It’s been years since Muse put on a show in Florida and boy, were we overdue for a performance.
As I stand in the hot summer heat next to others who are just as restless, thoughts rushed through my mind…
Would they be the same band I know and love? Or have they become a different band entirely?
Before I could dwell on these thoughts too long, the lights dimmed down. popular dissertation introduction writing services au essay writing for highschool students https://www.upaya.org/teaching/good-topics-for-reports/21/ the homework help line resume for an electrician write my nursing research paper essay on population in india viagra pfizer captopril viagra http://mce.csail.mit.edu/institute/who-to-write-essay/21/ examples of case study topics https://www.sojournercenter.org/finals/philosophy-analytical-essay/85/ enter site go https://pharmacy.chsu.edu/pages/define-proofread/45/ watch the importance of literature review viagra information in hindi http://www.chesszone.org/lib/term-paper-wiki-4466.html buy viagra online with prescription https://eagfwc.org/men/viagra-propecia-together/100/ viagra articles pre phthisis bulbi how to write happy birthday in african thesis statement worksheet answer key https://bmxunion.com/daily/case-study-definition-francais/49/ how to write an expository essay fast acting viagra tips on how to write cover letter https://thedsd.com/formatting-an-essay/ buy paper online south africa https://vaccinateindiana.org/v-is-for-viagra-song-list-14446/ I could barely make out my surroundings. Chris Wolstenholme and Dominic Howard walk on stage. The opening bass riffs of their new song “Dig Down” starts, instantly reminding me of “the 2nd Law.” My heart rate begins to pick up as I see Matt Bellamy walk on stage, bathed in deep blue light, illuminated by his sunglasses and the lights running along the border of his guitar. His calming voice echoes throughout the Amphitheatre. The images on their LED backdrop begin to transition between warped images of Bellamy and the song’s title as they perform. As he sang, the heat wave I had felt throughout the day began to disappear and was replaced with a cool breeze.
Yes, this is the Muse I remember.
From there, the show gets better with each passing song. Bellamy’s vocal range is incredible; from the high falsetto he carries during “Madness” to the deep tones during “Uprising.” Meanwhile, Wolstenholme’s bass during songs including “Hysteria” put me in awe. While both artists strut their instrumental skills during “Psycho,” the rest of us were rocking out without a care in the world. As the “Time is Running Out” begins playing – the rush I feel builds with the song’s tempo. The couple to my right start to dance, while the guys to my right start singing along with me. The lights flash along with Dominic Howard’s drum playing, as if trying to keep up with the inhuman level of his hands.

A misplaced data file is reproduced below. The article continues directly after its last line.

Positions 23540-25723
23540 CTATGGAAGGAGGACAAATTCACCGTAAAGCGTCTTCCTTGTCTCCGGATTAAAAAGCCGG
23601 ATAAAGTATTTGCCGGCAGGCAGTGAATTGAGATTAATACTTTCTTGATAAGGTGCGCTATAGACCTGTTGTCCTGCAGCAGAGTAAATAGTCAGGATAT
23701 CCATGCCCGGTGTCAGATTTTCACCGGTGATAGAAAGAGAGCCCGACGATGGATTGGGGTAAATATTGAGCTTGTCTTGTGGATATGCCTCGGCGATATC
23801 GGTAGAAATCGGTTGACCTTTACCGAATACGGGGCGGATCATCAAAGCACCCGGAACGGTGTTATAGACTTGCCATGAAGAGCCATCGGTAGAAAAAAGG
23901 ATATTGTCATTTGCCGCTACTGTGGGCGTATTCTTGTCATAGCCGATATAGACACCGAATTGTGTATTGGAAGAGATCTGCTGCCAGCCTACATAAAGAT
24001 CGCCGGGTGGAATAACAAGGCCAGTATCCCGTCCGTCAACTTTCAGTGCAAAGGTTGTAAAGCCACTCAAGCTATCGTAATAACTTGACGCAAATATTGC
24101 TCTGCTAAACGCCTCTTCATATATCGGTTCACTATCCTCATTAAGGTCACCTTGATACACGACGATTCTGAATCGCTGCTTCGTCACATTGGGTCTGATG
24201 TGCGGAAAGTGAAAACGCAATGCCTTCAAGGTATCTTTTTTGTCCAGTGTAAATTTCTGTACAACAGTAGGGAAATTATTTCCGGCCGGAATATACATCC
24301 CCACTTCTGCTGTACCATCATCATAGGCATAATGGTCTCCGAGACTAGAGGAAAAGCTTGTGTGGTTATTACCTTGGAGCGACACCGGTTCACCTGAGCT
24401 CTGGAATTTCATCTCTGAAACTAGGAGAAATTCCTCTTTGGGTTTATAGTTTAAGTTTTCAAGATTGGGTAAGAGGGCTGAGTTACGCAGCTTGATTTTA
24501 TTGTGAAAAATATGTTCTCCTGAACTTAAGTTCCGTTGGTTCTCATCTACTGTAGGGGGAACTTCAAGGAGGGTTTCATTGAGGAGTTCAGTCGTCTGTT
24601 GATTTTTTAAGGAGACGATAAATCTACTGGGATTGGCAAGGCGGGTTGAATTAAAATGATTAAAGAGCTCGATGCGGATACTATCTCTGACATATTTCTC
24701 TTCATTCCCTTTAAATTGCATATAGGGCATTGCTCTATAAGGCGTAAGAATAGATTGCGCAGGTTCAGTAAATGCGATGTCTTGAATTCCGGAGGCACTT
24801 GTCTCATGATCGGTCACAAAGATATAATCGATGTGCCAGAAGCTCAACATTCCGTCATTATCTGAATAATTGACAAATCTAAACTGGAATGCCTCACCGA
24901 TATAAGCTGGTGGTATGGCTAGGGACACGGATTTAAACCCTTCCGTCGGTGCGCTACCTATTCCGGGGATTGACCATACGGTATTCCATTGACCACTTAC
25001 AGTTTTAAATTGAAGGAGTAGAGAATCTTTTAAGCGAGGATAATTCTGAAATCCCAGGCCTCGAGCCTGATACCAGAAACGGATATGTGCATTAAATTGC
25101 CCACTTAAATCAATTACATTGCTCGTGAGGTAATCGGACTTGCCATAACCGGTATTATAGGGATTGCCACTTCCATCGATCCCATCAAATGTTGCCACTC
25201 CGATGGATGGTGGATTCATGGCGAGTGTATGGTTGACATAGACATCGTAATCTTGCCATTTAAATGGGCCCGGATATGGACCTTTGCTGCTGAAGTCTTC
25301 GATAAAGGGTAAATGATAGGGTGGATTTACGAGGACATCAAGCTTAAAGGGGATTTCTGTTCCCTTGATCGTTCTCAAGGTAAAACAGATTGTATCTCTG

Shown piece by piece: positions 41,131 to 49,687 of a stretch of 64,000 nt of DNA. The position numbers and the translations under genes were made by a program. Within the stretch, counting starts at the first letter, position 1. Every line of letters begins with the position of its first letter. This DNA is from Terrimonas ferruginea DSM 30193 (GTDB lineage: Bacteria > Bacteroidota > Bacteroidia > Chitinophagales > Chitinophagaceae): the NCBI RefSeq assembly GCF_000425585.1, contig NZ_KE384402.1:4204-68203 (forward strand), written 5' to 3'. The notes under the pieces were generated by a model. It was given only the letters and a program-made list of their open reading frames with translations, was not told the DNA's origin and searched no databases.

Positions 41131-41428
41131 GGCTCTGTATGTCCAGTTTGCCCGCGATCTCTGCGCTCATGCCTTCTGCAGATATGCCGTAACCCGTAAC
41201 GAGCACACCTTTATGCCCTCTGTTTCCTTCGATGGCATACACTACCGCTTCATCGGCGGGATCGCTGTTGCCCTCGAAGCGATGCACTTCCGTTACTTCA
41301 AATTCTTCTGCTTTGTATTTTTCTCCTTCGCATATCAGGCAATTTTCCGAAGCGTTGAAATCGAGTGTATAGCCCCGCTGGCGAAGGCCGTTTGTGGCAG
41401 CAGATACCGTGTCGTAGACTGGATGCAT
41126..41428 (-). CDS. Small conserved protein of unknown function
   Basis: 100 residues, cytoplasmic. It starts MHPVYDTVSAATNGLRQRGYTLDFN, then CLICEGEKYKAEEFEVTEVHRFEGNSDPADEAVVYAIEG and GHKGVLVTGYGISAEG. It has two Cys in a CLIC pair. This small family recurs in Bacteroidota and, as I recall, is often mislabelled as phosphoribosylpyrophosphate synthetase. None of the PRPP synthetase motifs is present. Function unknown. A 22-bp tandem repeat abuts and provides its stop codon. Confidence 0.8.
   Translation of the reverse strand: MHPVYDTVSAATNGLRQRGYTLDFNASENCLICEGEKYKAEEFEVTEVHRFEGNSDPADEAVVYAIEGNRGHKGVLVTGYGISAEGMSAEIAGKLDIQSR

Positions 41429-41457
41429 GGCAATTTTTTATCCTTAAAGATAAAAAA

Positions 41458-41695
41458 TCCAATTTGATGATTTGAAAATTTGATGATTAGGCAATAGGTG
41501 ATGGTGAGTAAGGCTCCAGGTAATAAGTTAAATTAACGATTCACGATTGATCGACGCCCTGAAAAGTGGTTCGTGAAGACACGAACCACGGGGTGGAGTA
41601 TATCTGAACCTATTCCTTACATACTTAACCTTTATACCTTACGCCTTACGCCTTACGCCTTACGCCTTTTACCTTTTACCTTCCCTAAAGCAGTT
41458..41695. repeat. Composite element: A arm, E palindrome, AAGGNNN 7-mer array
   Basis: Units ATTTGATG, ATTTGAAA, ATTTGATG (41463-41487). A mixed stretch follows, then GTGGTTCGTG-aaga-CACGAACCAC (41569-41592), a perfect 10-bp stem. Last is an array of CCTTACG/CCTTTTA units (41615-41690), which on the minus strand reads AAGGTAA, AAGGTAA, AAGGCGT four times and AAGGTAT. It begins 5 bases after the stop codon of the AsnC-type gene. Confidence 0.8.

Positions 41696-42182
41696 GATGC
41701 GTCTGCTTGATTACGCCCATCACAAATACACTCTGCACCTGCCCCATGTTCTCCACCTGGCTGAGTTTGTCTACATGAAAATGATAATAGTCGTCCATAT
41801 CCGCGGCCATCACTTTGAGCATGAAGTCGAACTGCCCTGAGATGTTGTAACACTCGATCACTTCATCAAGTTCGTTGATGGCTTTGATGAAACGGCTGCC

The band has all sorts of tricks up their sleeve during their set, from songs you would never expect to hear live, to old time favorites for older listeners.
Prior to Muse’s performance, the triad, one of Thirty Seconds to Mars’ well-known symbols, towers over the crowd. Tomo Milicevic begins playing the opening riff to “Up in the Air;” Shannon begins to beat life into the crowd, resulting in everyone chanting. Finally, Jared Leto walks on stage and joins in on the chanting. He then sings to the crowd:
I’ve been up in the air! Out of my head! Stuck in a moment of emotion I destroyed! Is this the end I feel?”
No, Jared, it’s just the beginning.
Thirty Seconds to Mars compliments Muse’s performance perfectly. Rather than relying on stellar asthetics like Muse, Mars’ performance focused solely on audience interaction. Throughout the band’s set, Jared works the crowd in a way that keeps you up on your feet and wanting more. It’s incredible to watch a crowd go from headbanging to the guitar heavy “Conquistador” to jumping around and pumping their fists to “This is War.” As the people around me sing along to songs like “the Kill” and “Kings and Queens” perfectly, feel like I’m in . Halfway through their set, I felt my voice starting to give out.
As their set comes closer to the end, Jared asks the crowd a simple question: “Who wants to come on stage with Thirty Seconds to Mars?!” I couldn’t make out a specific answer over the sea of roaring fans shouting back at him with their hands raised up high. Jared begins pointing at attendees in the pit, directing security to help them on stage, Shannon and Tomo play a short cover of Pantera’s “Cowboys From Hell.” I feel a tinge of jealousy – I want to go on stage. I want to belt out the words to songs I’ve listened to for years. Those negative feelings quickly wash away as Mars begins to perform “Closer to the Edge,” a perfect way to finish up.
Before the show, I knew very little about the band Pvris. But, in a matter of a few songs, the band grasped my attention and would not let go until I made sure to remember them. A key moment during their set was when the band’s singer, Lynn Gunn belted her heart out during “Heaven”. I found myself unintentionally moving along to the rhythm. My body became entranced without my permission and I found myself not caring. It became clear as day as to why the band was chosen to open for both incredibly well known acts.
By the end of the night, I’m dehydrated and should be tired, but instead I’m wide and wake filled with adrenaline flowing through me. I think it’s safe to say, all three bands put on a hell of a performance – if tonight is any indicator, the remainder of the tour is going to be just as awesome!
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Muse & Thirty Seconds to Mars Live Photos and Review by James Strassberger
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